Printed from JewishFolsom.org

Rabbi Yossi's Blog

Welcome to Rabbi Yossi's Blog; where you can expect to find thoughts on current events, Torah learning and Jewish spirituality. And of course, some good Jewish humor.

Why do bad things happen to good people?

Why do bad things happen to good people? How can G-d allow innocent children to be killed?! If you’re looking for the answer to that question, you will not find it here.

This question is not new; it was asked by the prophet Jeremiah, it was asked by Asaph, and even asked by Moses. On at least two occasions Moses asked G-d to understand His ways, and each time he was told that he can’t know:

When G-d appeared to Moses at the burning bush, Moses asked G-d for His name. The response was "Ehyeh asher ehyeh (I will be what I will be)," hardly a complete answer. After the sin of the golden calf and G-d’s eventual forgiveness of the Jewish people, Moses asked, "Show me, now, Your glory!" G-d answered him “…you will see My, back but My face shall not be seen."

Although the question was asked, and continues to be asked, it is not answered. But, why? Can’t the Torah, the guidebook to life, include some relevant information as to the meaning of tragedy and suffering?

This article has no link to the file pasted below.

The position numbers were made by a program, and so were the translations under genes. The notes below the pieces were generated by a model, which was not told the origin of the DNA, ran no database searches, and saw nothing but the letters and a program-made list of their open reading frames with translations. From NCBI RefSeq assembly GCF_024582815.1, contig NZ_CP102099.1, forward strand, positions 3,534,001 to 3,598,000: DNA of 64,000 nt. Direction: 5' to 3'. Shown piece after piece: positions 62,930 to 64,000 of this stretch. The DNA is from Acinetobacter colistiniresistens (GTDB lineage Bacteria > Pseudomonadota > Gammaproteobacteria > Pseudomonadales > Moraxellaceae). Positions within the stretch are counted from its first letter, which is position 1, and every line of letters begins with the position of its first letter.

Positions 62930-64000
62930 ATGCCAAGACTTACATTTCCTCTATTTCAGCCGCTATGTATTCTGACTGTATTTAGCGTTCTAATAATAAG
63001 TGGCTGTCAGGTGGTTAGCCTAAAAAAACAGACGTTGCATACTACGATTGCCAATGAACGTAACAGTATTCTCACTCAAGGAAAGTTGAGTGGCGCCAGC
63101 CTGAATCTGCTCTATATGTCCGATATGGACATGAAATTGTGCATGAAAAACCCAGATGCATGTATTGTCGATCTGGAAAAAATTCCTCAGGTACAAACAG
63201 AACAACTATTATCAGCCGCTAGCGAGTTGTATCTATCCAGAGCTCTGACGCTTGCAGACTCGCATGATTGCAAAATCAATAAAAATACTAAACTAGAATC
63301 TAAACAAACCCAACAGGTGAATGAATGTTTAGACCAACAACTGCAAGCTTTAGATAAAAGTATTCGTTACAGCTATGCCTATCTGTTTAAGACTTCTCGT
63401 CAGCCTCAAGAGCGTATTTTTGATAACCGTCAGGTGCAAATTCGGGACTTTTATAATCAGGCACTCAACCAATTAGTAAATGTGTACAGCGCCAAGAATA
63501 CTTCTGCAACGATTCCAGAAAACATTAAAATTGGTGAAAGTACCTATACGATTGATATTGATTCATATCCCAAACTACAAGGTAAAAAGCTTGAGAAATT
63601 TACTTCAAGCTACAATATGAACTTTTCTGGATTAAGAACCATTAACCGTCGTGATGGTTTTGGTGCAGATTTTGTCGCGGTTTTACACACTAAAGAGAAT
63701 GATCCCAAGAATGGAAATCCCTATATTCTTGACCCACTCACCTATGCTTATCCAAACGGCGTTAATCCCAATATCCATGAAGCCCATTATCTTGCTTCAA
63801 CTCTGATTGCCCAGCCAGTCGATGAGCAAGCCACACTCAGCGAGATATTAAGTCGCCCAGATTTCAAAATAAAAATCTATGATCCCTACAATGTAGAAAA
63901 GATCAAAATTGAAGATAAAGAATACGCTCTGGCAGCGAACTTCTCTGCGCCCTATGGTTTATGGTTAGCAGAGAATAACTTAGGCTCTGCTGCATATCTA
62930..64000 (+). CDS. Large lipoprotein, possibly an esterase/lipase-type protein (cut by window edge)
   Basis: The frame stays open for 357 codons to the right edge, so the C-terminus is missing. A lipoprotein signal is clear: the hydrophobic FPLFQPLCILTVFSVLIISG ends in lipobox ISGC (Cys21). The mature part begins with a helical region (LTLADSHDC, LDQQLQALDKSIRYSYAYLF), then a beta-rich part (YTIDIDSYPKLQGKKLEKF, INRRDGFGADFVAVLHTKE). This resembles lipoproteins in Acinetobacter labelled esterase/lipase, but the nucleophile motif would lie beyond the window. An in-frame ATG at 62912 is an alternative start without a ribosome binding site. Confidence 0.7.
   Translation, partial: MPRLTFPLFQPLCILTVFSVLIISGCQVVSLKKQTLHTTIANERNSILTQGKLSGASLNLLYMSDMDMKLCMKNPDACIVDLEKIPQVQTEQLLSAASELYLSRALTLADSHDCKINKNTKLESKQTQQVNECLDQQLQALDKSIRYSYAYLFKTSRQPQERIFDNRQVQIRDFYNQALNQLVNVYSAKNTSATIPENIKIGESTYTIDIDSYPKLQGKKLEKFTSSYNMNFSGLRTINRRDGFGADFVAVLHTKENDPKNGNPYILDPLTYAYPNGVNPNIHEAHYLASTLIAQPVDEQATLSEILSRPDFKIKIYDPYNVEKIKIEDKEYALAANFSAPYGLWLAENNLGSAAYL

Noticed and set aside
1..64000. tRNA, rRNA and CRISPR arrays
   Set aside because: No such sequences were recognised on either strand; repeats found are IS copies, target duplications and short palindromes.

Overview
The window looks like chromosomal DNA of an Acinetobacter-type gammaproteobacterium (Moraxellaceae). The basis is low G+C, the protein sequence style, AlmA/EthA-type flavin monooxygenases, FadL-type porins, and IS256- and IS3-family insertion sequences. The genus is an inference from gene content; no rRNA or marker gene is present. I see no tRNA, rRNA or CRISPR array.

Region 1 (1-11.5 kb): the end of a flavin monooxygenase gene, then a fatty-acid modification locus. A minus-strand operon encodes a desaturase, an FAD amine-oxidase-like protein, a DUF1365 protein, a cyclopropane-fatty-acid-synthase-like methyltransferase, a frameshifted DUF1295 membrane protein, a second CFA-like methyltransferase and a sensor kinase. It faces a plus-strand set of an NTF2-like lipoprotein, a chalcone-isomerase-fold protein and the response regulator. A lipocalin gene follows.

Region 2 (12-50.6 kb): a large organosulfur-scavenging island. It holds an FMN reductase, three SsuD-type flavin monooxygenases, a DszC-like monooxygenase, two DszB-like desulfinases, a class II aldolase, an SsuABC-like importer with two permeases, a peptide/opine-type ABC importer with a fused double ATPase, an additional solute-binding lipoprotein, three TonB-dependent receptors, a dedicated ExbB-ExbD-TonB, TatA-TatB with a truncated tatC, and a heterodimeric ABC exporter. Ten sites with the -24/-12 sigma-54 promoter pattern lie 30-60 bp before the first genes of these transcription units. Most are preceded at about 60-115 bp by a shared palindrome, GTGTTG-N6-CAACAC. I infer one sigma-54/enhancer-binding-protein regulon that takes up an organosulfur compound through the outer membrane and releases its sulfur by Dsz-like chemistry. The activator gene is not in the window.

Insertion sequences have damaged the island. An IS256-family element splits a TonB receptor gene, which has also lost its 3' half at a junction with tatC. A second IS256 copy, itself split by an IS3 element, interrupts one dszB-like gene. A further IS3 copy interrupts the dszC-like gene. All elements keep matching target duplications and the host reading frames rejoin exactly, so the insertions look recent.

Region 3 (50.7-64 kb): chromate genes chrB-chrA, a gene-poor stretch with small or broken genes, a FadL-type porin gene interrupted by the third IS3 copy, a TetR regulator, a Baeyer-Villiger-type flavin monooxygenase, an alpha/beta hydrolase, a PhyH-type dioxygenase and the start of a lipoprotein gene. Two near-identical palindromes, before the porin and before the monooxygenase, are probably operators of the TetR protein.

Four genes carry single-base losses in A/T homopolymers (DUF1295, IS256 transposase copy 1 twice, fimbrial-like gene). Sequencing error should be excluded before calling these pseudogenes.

There is a reason G-d specifically doesn’t give a complete answer, He is teaching Moses something very important: The moment we can rationalize why a tragedy took place is the moment we lose a part of our humanity, we lose compassion. If G-d would reveal to us the purpose behind human suffering, we would not be able to share in the pain of the individual.

So, why do bad things happen to good people? I’m sure there is a reason but I don’t know it and truthfully, I’d rather not know.

So what can we do? How should we react? We should allow our emotions to respond and we should feel a deep sense of loss. And then we should turn the painful energy into good by channeling it for something positive. Add a mitzvah in your life; reach out to a family member, friend, neighbor or even a stranger; add in unadulterated goodness and kindness. The world can use it, and so can each one of us.

May we share good news!

The momentous menorah

The Menorah that you have been kindling this past week has more spiritual power than you may know. Surely you are aware that we light the Menorah on Chanukah to commemorate the miracle that took place over 2000 years ago in the holy Temple in Jerusalem. The oil that was only enough to last for one day, lasted for eight. So the Menorah we light on Chanukah is a remembrance to the Menorah that was lit in the Temple back then.

Surprising though it may seem, the Menorah we light – although just a remembrance to the Menorah of the Temple of old – is in many ways more spiritually charged than the original. The Menorah today has the ability to light up the spiritual “darkness” that surrounds.

The Menorah is customarily lit at the window or even outside in public, while the Menorah in the Temple had to be lit indoors, in a spiritual sanctuary. The influence of the “darkness” outside of the Temple was too much for it to overcome. And when the Syrian-Greeks defiled the purity of the Temple, the Menorah was not able to be lit.